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  • Please delete for me Damon

    Edited by bradinjax on Nov 08, 2020 - 10:46 AM.
  • bradinjaxAll the above are true but not the biggest reason (in my opinion) for the decline in participation in the sport of sailing in the United States.

    The problem is that the US still relies on the Yacht Club model for development of new sailors. Most of the rest of the world uses the Sailing Club model. Here is a breakdown of the differences between a sailing club and a yacht club:

    Yacht Clubs
    1) Expensive. Membership required plus possible monthly minimums.
    2) Emphasis on social events over sailing
    3) Some youth sailing but not emphasized
    4) Generally has a few large annual sailing events
    5) Handicap system for scoring competitive events
    6) Bring your own boat

    Sailing Club:
    1) Inexpensive. No membership required, pay as you go
    2) Generally supplies boats
    3) One design fleets
    4) Emphasis on competitive sailing over social events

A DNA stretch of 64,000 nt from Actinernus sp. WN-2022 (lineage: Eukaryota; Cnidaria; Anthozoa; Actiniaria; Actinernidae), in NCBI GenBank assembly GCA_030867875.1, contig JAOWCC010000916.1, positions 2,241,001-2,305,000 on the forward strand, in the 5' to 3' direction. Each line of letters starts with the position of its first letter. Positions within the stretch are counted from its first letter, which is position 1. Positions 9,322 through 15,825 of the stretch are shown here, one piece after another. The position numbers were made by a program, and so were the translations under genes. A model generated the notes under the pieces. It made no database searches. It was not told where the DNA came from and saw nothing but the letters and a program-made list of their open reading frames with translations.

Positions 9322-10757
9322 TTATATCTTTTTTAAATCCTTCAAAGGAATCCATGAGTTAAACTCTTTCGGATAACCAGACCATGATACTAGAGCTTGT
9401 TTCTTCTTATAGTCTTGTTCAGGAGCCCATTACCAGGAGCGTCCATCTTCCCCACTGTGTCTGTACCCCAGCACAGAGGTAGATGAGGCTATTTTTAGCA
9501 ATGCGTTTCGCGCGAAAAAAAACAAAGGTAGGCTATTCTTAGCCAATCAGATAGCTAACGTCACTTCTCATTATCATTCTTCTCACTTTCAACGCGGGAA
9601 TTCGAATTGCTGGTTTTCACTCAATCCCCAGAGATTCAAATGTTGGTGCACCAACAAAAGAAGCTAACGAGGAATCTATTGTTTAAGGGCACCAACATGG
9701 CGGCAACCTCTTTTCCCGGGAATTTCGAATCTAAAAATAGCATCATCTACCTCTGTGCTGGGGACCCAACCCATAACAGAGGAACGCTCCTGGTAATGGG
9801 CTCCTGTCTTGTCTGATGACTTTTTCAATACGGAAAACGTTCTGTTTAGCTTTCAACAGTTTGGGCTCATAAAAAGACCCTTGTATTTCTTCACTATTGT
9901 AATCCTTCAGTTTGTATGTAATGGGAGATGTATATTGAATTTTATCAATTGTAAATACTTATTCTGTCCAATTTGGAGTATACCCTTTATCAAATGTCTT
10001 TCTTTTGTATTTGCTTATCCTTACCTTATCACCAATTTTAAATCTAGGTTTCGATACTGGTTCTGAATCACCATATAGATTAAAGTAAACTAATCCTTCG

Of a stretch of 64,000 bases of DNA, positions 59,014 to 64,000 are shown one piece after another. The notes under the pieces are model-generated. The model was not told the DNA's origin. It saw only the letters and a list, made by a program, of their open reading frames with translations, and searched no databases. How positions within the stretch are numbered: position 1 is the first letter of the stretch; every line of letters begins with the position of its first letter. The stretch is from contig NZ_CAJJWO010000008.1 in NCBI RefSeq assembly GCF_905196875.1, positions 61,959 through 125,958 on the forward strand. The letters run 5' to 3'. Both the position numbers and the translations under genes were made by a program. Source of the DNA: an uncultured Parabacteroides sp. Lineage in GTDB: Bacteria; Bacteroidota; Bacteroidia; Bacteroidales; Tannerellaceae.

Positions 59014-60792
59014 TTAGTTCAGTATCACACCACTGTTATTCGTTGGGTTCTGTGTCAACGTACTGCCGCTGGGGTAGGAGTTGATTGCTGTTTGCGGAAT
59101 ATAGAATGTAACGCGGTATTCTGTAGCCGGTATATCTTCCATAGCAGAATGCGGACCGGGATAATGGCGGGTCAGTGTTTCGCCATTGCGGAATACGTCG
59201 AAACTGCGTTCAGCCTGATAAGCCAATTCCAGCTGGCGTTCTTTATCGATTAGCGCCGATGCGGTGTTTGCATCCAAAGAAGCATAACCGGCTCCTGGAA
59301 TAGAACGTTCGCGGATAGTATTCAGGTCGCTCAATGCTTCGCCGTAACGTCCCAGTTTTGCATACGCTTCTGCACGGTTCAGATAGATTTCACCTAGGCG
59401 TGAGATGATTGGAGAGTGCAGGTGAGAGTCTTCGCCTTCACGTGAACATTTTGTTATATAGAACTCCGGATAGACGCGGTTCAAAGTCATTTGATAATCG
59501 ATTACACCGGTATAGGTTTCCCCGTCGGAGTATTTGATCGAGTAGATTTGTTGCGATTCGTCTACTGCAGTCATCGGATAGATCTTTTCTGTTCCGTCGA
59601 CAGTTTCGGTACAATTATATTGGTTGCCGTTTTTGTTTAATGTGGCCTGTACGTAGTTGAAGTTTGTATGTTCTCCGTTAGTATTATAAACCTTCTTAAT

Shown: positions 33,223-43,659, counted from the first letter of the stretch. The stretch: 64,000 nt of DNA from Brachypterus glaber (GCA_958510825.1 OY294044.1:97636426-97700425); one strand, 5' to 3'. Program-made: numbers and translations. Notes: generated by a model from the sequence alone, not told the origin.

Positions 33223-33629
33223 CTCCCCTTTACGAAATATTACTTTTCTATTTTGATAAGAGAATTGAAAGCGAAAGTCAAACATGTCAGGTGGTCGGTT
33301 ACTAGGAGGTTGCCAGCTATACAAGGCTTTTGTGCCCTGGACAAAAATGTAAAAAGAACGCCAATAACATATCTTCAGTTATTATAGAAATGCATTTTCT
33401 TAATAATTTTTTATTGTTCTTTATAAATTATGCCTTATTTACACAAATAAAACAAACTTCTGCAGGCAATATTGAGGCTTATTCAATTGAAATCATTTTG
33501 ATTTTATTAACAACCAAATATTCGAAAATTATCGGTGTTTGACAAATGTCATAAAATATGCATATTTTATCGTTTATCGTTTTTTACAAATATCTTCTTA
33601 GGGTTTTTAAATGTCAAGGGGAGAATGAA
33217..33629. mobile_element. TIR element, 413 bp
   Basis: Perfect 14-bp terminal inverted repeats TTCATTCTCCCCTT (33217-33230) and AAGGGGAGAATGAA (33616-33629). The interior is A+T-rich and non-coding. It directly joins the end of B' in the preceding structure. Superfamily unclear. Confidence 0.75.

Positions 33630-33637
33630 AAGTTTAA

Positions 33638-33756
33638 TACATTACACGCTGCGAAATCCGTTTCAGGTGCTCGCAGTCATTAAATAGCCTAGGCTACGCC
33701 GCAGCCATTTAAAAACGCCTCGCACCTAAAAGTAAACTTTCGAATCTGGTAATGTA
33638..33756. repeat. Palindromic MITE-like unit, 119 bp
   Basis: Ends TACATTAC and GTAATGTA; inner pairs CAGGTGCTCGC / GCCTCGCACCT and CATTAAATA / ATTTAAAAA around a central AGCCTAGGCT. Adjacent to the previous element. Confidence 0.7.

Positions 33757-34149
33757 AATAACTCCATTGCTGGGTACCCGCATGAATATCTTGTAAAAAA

5) Emphasis on youth and developmental sailing programs
    6) Hosts a lot of sailing events targeted to different age groups and skill levels

    In my part of the country (North Florida) there are 9 sailing organizations. All require a membership of some sort, some modest others quite exclusive. Three (maybe four) have some sort of youth/development program. None offer a true one design fleet or pay-as-you-go type option as in a sailing club.

    Over the last 40+ years I have watched the Yacht Club model get more expensive, members get older and do less actual sailing but the organizations that operate more like a sailing club are less expensive, have a much younger membership and get more time on the water.Edited by bradinjax on Nov 08, 2020 - 10:47 AM.

    Agreed with all points Brad
    your points, my points and Bob's points = a LOT of barriers

    Our Community sailing center which has lots of the items you mention at the both levels is not outragious for kids to join but damn expensive for adults and cat storage is crazy


    Family Membership: $525
    Individual Membership: $400